The new canal construction is a political signal as well as an important business deal. A report from EU-funded TransBaltic (pdf) in 2011 estimated that the annual throughput of the port of Elblag could reach 3.5 million metric tons when the new canal is completed.  

 

The port’s turnover this year is expected to be far less, around 400,000 tons.

 

5. Leaders of Russia, Kyrgyzstan discuss aid and economic union

 

Atambaev_100 Almazbek Atambaev
Russia has pledged more aid to ease Kyrgyzstan’s integration into the Customs Union, Foreign Minister Sergei Lavrov said 11 August after talks between the Russian and Kyrgyzstani presidents in Sochi, Radio Free Europe reports.

 

The package, worth about $500 million, would support Kyrgyzstan's economy and help it “comfortably” integrate into the Customs Union, Lavrov said.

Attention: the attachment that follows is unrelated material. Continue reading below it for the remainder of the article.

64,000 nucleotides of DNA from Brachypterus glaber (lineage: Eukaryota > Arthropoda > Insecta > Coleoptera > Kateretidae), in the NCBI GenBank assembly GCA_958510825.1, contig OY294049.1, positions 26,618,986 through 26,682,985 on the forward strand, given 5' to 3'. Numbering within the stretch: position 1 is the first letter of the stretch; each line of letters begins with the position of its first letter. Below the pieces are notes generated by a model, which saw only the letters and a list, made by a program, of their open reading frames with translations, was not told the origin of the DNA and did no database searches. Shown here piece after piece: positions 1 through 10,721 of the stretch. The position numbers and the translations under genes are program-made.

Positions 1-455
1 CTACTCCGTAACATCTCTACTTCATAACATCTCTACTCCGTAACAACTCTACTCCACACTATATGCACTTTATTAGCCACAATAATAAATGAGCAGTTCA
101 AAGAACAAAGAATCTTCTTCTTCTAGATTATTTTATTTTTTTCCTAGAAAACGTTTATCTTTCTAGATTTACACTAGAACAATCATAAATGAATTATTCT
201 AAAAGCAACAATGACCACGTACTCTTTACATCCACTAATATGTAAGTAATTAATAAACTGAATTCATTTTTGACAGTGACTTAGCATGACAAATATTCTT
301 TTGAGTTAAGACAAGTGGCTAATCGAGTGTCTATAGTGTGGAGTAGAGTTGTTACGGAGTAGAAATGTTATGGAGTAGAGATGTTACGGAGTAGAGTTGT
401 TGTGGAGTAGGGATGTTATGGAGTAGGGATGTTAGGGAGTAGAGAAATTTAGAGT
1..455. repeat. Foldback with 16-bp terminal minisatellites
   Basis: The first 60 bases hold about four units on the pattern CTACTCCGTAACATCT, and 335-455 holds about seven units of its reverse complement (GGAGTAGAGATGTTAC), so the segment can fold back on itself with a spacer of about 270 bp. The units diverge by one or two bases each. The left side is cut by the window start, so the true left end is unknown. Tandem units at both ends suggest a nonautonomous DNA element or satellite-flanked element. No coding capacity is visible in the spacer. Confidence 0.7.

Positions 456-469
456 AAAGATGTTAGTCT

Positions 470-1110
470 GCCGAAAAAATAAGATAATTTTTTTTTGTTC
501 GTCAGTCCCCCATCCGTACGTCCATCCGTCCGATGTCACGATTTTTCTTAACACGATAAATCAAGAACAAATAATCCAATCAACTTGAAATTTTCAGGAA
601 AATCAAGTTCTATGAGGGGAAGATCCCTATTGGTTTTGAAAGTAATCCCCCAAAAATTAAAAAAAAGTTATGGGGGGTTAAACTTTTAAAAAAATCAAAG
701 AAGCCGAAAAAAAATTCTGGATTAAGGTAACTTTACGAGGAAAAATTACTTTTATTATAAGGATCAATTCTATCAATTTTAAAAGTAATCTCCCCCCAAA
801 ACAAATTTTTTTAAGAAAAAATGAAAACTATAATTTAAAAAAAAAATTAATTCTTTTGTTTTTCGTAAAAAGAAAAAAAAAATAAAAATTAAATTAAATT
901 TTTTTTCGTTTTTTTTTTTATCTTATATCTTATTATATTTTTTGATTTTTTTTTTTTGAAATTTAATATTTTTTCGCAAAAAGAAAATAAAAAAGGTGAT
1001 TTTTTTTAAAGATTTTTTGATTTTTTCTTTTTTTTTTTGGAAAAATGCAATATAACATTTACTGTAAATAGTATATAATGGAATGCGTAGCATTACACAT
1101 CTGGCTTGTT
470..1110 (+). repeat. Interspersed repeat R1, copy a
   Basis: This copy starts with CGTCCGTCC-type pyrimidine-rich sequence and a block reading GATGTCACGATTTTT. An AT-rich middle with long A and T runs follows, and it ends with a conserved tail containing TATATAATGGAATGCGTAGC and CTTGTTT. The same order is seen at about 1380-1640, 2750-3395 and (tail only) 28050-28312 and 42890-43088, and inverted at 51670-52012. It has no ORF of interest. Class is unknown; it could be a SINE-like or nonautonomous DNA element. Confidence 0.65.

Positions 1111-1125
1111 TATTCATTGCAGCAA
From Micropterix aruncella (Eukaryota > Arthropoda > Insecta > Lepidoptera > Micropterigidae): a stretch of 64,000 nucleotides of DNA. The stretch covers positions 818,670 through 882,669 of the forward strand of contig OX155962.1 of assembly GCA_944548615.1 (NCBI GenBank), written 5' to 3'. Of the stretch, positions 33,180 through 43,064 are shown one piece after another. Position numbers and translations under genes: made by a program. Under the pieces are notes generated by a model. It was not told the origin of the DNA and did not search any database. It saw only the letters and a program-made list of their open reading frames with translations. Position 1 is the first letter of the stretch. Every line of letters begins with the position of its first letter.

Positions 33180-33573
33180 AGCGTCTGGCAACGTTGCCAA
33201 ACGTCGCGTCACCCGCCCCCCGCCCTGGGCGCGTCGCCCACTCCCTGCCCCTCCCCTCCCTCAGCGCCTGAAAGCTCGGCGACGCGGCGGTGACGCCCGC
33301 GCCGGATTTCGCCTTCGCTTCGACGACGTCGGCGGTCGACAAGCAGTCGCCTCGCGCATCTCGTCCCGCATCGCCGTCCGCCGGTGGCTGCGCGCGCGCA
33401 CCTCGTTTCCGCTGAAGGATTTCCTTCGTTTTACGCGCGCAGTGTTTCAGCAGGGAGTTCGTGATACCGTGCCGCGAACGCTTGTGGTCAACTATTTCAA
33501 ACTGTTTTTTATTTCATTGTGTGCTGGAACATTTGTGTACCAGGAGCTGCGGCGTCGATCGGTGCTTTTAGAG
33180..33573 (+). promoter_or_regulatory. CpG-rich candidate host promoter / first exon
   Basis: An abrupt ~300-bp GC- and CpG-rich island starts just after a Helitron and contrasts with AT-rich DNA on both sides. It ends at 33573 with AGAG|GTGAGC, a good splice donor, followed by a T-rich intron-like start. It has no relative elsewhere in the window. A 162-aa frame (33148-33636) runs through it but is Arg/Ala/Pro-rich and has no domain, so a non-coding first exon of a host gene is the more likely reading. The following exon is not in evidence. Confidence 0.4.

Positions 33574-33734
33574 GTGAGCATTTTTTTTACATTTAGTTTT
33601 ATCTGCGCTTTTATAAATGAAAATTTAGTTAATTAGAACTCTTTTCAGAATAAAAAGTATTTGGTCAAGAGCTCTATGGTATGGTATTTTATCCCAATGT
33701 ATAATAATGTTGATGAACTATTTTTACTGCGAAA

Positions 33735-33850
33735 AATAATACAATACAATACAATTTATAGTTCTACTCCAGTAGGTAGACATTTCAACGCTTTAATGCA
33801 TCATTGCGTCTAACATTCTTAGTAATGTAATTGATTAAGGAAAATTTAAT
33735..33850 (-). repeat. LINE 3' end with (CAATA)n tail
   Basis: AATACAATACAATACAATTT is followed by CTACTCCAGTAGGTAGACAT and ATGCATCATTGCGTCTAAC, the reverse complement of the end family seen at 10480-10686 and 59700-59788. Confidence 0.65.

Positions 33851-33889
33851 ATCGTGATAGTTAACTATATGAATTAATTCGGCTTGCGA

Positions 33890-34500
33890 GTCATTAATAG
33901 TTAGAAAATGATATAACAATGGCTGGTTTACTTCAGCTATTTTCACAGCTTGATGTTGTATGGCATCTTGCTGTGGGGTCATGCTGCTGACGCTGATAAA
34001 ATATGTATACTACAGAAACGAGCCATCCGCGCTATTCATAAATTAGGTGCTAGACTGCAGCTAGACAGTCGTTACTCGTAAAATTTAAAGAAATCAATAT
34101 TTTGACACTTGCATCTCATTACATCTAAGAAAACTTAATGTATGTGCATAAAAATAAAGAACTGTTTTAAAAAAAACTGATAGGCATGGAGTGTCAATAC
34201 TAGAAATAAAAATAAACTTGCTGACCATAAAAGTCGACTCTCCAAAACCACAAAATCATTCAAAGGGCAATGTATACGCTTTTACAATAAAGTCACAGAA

Moscow is eager to expand the trade bloc into a full-fledged Eurasian Economic Union with more than just the three current union members, Russia, Kazakhstan, and Belarus. Kyrgyzstan and Armenia have promised to join the union but negotiations have dragged out as they maneuver for better conditions. Armenian President Serzh Sargsyan, who also met with Russian leader Vladimir Putin in Sochi, afterward reiterated earlier promises to join the Customs Union this year, The Moscow Times reports.

 

In June Moscow said it would provide $1.2 billion for Kyrgzystan’s integration into the bloc, most of it earmarked for a Russian-Kyrgyzstani development fund to support major investment in Kyrgyzstan’s underfunded economy.

 

After his meeting with Putin in Sochi, President Almazbek Atambaev said Kyrgyzstan planned to join the Customs Union and Eurasian Economic Union “by the end of the year,” Xinhua reports.

 

“We have many plans, such as investment plans especially in energy, and serious plans to develop cooperation in certain sectors,” Putin said, according to Interfax.

Ky Krauthamer is a senior editor at TOL. Ioana Caloianu is a TOL editorial assistant. Anders Ryehauge is a TOL editorial intern.